Amazon and IBM stake their future in the cloud (and what that means for your company)

Wednesday, June 26th, 2013

If you are still unsure if cloud computing has a future, you need to look no further than two recent headlines that promise to accelerate the adoption of both public and private cloud computing.

Since opening its doors in 2006, Amazon Web Services (AWS) has grown incredibly fast and powers many successful Software as a Service products such as Netflix and Dropbox. In fact, it is estimated that AWS now runs 1% of the internet and will generate as much as $3.8B for Amazon in 2013. During this time Amazon has been a proponent of public clouds, like their own AWS. They’ve stated that a private cloud by definition cannot be consider “cloud” computing since it is not open to the public. Of course that line of thinking helped serve their interests. Last week, however, Amazon confirmed that they would be building a private cloud environment for the Central Intelligence Agency.

On the other end of the spectrum is IBM, as much a symbol of the old computing universe as Amazon is to the new. Yet earlier this month IBM announced it is seeking to buy SoftLayer Technologies, which is the world’s largest privately held web hosting company. This immediately makes IBM a stake-holder in the future of cloud computing.

Forecasting the cloud computing future

Both these moves signal the maturation of the cloud computing market. No longer a fringe technology, now many of the world’s leading companies—and leading security agencies—are embracing a cloud architecture as a way to augment their IT infrastructure. This also sends a signal to those organizations that have been on the sidelines, thinking of entering the cloud computing market. These two stories may act as a form of “due-diligence-by-proxy.” That is, once companies see that conservative IBM has entered the cloud computing market and high-security organizations like the CIA have adopted the technology, then it becomes easier to justify the adoption for their companies.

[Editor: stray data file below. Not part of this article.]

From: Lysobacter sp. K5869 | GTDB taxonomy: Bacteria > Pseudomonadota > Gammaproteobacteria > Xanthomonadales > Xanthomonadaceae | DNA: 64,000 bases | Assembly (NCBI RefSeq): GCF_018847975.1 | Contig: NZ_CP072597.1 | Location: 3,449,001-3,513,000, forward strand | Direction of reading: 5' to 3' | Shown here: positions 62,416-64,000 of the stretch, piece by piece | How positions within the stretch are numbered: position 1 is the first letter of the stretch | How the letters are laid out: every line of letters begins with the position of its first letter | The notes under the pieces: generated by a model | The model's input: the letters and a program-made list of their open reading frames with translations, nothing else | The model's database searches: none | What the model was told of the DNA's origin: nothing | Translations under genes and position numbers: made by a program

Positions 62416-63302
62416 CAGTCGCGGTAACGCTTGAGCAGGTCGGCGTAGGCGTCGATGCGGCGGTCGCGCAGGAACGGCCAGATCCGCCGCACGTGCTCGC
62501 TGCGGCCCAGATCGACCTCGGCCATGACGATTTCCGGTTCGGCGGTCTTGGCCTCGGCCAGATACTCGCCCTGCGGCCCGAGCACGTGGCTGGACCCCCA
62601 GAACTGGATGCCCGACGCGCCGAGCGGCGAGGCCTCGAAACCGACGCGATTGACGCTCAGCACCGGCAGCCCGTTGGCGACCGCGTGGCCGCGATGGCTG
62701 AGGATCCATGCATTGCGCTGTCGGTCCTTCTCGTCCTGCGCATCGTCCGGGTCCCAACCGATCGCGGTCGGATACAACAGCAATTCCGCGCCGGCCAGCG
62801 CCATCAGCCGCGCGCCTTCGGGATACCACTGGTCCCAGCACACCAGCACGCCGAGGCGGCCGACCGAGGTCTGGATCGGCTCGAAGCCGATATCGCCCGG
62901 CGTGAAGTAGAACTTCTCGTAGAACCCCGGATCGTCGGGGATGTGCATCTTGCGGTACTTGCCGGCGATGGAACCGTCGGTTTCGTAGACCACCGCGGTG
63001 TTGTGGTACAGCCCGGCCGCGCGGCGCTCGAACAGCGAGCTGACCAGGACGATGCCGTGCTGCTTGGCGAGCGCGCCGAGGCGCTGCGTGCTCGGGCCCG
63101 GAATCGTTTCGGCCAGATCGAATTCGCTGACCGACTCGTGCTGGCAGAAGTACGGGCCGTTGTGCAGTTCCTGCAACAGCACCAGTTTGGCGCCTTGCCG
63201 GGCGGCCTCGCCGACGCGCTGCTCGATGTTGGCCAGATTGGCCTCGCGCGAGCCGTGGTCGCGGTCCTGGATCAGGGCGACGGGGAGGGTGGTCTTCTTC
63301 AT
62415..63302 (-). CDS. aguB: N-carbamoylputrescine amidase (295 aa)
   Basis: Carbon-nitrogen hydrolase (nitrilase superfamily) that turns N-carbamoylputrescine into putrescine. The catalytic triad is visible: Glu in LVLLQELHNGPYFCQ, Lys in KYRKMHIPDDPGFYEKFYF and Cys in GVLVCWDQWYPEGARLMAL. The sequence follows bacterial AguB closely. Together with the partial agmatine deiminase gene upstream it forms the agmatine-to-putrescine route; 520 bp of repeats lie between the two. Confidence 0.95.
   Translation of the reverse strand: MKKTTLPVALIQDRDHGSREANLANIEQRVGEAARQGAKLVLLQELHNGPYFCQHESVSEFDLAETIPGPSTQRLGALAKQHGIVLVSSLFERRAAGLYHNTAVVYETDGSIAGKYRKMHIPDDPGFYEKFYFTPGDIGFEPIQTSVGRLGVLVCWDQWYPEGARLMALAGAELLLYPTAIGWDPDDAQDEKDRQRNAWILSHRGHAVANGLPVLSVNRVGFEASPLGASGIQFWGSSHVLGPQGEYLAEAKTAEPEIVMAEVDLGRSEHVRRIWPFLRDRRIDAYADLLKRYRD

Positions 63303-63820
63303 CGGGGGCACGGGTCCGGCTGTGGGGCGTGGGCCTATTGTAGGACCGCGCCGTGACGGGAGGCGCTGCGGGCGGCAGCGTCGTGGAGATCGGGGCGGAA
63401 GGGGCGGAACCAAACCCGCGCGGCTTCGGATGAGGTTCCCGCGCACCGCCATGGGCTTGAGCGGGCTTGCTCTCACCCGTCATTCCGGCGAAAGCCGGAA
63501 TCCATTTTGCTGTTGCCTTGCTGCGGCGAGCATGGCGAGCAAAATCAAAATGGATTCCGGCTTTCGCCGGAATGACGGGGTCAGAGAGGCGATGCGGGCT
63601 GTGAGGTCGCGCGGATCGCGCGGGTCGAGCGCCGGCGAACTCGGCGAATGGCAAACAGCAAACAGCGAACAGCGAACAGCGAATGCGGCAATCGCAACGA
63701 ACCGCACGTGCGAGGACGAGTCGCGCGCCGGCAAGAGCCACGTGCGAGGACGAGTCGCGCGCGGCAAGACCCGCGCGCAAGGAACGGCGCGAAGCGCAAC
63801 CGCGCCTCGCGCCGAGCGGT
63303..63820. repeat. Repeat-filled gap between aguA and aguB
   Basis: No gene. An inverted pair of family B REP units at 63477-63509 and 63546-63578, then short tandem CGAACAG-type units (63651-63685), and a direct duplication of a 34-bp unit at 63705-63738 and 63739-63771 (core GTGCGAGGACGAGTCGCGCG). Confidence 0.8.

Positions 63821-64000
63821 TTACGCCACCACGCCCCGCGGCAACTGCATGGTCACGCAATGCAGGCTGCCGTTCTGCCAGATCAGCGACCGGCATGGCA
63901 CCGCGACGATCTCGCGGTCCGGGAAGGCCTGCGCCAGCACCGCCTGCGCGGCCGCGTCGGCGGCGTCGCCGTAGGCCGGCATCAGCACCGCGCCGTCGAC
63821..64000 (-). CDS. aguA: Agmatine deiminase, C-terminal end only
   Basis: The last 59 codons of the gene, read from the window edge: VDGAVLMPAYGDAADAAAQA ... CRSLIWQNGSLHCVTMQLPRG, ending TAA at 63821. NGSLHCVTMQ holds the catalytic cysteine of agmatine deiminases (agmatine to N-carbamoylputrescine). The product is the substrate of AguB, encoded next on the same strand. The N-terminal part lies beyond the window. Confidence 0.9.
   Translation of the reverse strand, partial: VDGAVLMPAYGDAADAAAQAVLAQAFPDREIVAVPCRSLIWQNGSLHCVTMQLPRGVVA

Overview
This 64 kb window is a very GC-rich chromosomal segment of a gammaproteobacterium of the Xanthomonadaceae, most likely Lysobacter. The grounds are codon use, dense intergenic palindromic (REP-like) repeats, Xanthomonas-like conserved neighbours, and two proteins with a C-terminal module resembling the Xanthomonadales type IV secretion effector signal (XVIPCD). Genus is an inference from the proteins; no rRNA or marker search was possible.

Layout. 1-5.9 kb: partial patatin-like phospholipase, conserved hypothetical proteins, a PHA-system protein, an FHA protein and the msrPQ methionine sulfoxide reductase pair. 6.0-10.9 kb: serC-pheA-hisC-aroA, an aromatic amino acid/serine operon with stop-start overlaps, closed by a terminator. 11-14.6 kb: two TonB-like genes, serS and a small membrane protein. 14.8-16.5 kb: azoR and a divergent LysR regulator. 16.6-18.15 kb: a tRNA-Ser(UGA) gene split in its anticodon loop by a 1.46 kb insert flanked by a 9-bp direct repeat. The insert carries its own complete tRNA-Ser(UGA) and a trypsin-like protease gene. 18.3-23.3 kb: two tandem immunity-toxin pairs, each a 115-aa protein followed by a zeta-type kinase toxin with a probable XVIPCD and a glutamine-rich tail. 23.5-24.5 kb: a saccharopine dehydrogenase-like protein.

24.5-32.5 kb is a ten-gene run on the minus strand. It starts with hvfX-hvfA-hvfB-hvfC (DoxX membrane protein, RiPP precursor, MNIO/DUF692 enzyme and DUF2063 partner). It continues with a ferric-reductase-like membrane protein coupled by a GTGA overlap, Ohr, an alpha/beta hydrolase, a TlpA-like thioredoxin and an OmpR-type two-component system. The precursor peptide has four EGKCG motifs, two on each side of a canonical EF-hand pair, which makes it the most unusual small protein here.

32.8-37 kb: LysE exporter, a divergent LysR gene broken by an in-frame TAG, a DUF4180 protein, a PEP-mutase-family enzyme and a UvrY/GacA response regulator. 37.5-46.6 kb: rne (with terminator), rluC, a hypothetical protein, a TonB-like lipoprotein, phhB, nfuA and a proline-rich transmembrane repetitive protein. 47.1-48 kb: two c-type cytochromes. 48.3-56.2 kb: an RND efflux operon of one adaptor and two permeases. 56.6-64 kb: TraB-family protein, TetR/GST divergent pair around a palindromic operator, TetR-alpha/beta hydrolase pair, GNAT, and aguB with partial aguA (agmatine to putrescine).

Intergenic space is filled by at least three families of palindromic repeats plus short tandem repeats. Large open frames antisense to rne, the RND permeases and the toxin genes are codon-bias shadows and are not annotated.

Then again, both IBM and Amazon could have just seen the writing on the wall. A study done by Gartner last year showed that Software as a Service (SaaS) and cloud-based business application services will grow from $13.4 billion in 2011 to $32.2 billion in 2016. In addition, a report from Cisco shows that global cloud traffic will account for nearly two-thirds of total data center traffic by 2016.

History will tell us for sure, but all these reports suggest that cloud computing is about to enter the mainstream computing market and establish itself as a given in any IT strategy. What do you think? Will security concerns still slow the adoption of cloud computing or will news of these seismic shifts in the market finally calm those fears?

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